Through it all, Tekahnekake’s cousin Stella McComber was a constant presence, always trying cheer her fellow wrestler up, while the two finished grade nine.
“Seeing Tekahnekake go through this whole experience was unreal,” said McComber. “It was very emotional and nerve-wracking, but when we would hang out, we would have a great time and share a bunch of laughs.”
Marty is eternally grateful for McComber.
“She’d sleep with her,” said Marty. “Instead of staying in the room or saying, ‘okay. I’ll go home,’ she’d stay here with her and sleep with her on the couch up here. She stuck by her.”
Eventually, doctors decided to go in and cut the tumour out. They would enter the nasal cavity, and remove the growth December 11.
Tekahnekake was nervous, but confident it was the right thing to do.
“It was scary,” she said. “It was my first surgery and it was a pretty serious one going into my brain. I was scared, but deep down I knew everything was going to be alright because of all the support I had.”
Waiting while her daughter was under the knife was intense for Marty.
“It was the longest 10 hours of my life,” she said.
Marty repeated several times how grateful she was for the doctors caring for her daughter.
“The surgeons were awesome,” said Marty. “They called every few hours to tell us an update, how everything was going, what they did.”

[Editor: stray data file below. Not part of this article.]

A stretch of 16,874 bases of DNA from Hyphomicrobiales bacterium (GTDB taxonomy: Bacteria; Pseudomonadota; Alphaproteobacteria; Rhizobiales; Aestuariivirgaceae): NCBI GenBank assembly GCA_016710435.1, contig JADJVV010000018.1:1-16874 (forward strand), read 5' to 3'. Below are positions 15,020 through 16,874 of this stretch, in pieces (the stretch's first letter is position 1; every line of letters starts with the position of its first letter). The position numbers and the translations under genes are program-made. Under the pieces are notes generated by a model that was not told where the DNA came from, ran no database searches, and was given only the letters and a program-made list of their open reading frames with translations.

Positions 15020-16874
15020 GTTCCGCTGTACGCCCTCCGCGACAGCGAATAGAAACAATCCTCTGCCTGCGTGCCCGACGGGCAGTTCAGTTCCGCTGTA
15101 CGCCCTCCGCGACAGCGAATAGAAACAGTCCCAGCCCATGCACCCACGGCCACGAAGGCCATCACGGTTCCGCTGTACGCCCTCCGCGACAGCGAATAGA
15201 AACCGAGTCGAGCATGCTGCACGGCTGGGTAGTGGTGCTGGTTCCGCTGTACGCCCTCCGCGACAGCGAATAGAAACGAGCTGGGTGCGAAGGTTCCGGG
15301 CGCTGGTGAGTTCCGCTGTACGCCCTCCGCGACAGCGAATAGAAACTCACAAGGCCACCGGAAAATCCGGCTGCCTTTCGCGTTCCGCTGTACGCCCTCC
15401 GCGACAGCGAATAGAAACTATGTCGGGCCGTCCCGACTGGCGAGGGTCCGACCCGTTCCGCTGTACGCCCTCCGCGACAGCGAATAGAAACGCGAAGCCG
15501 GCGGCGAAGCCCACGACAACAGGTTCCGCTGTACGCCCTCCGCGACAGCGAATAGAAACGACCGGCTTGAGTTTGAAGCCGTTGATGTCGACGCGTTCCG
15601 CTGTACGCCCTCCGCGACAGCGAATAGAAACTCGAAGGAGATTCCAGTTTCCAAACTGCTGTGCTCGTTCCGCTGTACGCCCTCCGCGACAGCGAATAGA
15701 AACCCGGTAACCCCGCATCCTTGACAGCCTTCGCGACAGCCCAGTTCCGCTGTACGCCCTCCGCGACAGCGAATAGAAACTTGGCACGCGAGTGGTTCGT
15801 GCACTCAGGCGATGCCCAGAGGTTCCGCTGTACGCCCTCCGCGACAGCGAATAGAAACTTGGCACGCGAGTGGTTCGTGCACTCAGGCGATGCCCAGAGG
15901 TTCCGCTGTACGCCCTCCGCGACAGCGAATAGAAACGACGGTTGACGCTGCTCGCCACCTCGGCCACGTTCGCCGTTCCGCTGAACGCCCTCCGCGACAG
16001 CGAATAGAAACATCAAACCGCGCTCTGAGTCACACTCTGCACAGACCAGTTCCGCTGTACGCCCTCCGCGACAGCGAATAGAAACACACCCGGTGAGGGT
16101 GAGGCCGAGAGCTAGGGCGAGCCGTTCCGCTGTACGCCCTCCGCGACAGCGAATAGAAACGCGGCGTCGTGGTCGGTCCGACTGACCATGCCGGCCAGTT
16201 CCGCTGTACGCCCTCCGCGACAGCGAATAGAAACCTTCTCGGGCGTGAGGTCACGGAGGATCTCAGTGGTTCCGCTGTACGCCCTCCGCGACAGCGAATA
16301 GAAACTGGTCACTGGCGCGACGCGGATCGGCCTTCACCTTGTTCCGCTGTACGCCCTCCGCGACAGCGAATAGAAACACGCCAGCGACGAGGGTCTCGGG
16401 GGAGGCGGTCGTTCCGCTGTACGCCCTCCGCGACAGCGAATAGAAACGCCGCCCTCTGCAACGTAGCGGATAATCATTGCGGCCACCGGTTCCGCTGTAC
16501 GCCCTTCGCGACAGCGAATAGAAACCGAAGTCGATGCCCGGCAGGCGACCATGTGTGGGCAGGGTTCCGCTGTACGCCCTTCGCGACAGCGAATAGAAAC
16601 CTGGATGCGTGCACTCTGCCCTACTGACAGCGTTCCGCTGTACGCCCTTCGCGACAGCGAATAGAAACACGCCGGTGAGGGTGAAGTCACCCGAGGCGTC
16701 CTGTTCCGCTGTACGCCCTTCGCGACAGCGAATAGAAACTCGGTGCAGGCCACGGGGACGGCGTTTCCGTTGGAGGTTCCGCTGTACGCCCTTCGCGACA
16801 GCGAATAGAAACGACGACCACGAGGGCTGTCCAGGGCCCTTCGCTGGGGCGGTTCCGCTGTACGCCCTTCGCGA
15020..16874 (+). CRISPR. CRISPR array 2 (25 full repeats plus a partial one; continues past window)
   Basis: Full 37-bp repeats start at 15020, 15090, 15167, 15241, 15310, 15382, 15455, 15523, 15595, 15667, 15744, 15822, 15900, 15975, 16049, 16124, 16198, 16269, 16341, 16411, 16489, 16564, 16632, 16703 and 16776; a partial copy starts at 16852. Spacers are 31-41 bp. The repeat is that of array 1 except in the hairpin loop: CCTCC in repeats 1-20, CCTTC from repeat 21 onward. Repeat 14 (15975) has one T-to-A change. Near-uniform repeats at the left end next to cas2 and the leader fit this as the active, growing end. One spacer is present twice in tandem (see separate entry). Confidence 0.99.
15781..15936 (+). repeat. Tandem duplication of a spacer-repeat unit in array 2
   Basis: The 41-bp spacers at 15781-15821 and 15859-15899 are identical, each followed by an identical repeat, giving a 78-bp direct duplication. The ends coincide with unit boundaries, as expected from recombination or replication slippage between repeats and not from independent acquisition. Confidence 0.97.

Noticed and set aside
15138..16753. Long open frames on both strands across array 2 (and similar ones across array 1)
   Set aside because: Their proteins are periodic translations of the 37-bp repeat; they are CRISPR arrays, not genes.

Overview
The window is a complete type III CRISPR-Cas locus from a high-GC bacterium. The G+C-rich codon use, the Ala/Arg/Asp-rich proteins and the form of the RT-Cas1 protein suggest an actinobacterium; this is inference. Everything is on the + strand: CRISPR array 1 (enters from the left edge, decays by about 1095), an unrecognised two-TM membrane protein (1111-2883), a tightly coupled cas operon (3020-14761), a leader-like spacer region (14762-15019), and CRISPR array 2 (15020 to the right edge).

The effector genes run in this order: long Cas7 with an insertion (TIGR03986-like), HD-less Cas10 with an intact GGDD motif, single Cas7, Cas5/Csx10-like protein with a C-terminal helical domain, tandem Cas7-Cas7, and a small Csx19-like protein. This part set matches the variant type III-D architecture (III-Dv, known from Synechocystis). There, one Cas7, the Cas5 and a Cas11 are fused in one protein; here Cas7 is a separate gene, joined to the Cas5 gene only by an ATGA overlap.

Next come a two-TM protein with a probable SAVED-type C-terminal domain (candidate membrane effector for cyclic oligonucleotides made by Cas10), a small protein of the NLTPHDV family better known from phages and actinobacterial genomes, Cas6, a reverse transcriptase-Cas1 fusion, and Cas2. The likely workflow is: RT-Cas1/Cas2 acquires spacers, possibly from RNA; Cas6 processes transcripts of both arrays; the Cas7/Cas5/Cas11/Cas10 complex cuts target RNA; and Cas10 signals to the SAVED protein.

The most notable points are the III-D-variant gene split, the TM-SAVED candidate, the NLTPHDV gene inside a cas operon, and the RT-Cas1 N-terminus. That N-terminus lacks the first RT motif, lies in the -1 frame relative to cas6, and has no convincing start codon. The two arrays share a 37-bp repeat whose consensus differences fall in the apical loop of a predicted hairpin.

Tekahnekake also knew that her classmates were burning tobacco for her on the day.
“All of that good medicine and good minds really helped me stay strong and confident that I was going to make it through the surgery and come out tumour free,” she said.
Tumour out, and coming back to consciousness, Tekahnekake, unfortunately, was not done with her ordeal.
“The first thing that I could think was that my brain fluid leaked,” she said. “Right from when I woke up, I knew it because I could feel my leg burning, and I was just like, ‘oh my god. My brain fluid leaked.’”
Six percent of those who undergo invasive surgery through the nasal cavity experience the same thing, and doctors did a fat graft from her leg, and plugged the leak.
Tekahnekake continues to recover from the surgery, and still feels the side effects while the drugs work their way through her system.